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Exxon’s Plan for Surging Carbon Emissions Revealed in Leaked Documents

Exxon Mobil Corp. had plans to increase annual carbon-dioxide emissions by as much as the output of the entire nation of Greece, an analysis of internal documents reviewed by Bloomberg shows, setting one of the largest corporate emitters against international efforts to slow the pace of warming.

The drive to expand both fossil-fuel production and planet-warming pollution has come at a time when some of Exxon’s rivals, such as BP Plc and Royal Dutch Shell Plc, are moving to curb oil and zero-out emissions. Exxon’s own assessment of its $210 billion investment strategy shows yearly emissions rising 17% by 2025, according to internal projections.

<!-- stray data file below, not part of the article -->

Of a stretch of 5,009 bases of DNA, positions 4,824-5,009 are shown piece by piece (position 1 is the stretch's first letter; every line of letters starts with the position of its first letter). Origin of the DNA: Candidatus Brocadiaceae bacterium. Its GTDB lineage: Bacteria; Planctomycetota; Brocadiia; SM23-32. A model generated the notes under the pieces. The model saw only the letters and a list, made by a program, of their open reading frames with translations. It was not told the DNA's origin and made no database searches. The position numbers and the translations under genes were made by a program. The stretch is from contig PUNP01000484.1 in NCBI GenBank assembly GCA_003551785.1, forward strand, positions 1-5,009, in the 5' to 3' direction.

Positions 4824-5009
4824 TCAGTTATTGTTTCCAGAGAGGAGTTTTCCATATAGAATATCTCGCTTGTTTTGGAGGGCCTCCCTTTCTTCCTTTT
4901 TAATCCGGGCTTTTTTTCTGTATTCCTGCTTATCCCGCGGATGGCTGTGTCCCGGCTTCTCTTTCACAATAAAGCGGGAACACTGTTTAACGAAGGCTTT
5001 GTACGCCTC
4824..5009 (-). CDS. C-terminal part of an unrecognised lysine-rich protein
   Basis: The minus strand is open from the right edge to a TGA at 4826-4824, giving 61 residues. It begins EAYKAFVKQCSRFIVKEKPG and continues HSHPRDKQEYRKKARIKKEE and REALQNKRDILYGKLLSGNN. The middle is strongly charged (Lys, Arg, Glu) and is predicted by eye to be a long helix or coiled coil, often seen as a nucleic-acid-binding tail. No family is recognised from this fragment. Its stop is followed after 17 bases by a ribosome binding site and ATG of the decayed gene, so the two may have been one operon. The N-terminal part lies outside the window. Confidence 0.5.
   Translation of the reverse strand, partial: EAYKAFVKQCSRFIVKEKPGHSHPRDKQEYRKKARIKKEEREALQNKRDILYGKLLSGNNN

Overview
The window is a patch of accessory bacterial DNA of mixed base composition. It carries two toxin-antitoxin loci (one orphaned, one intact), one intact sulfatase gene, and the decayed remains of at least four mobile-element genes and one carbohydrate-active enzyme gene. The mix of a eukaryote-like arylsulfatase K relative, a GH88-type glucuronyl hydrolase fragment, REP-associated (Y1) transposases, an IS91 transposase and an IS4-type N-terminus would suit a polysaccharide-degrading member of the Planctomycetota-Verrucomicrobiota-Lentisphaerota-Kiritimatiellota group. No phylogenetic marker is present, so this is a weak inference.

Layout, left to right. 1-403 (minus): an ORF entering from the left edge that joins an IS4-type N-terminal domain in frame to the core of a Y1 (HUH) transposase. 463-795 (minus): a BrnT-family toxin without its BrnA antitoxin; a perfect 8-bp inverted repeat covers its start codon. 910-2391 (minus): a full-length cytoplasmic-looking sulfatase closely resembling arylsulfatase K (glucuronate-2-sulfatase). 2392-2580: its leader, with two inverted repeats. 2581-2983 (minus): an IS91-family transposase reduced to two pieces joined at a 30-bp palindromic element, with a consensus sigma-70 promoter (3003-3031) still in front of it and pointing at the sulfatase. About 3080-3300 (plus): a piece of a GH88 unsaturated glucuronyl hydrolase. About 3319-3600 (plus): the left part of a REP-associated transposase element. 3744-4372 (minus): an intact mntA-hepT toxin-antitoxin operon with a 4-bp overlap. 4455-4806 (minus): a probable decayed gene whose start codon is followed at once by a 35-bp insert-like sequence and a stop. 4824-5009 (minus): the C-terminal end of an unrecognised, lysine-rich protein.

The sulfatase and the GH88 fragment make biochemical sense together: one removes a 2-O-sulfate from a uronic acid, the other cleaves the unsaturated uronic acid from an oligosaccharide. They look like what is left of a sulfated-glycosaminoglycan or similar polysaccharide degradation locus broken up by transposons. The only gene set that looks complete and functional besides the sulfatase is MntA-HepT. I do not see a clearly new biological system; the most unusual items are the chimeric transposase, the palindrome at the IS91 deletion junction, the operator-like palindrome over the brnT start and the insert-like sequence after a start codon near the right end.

The internal estimates reflect only a small portion of Exxon’s total contribution to climate change. Greenhouse gases from direct operations, such as those measured by Exxon, typically account for a fifth of the total at a large oil company; most emissions come from customers burning fuel in vehicles or other end uses, which the Exxon documents don’t account for.

That means the full climate impact of Exxon’s growth strategy would likely be five times the company’s estimate—or about 100 million tons of additional carbon dioxide—had the company accounted for so-called Scope 3 emissions. If its plans are realized, Exxon would add to the atmosphere the annual emissions of a small, developed nation, or 26 coal-fired power plants.

From Climate Change to the Dangers of Smoking: How Powerful Interests Made Us Doubt Everything

BBC News reports: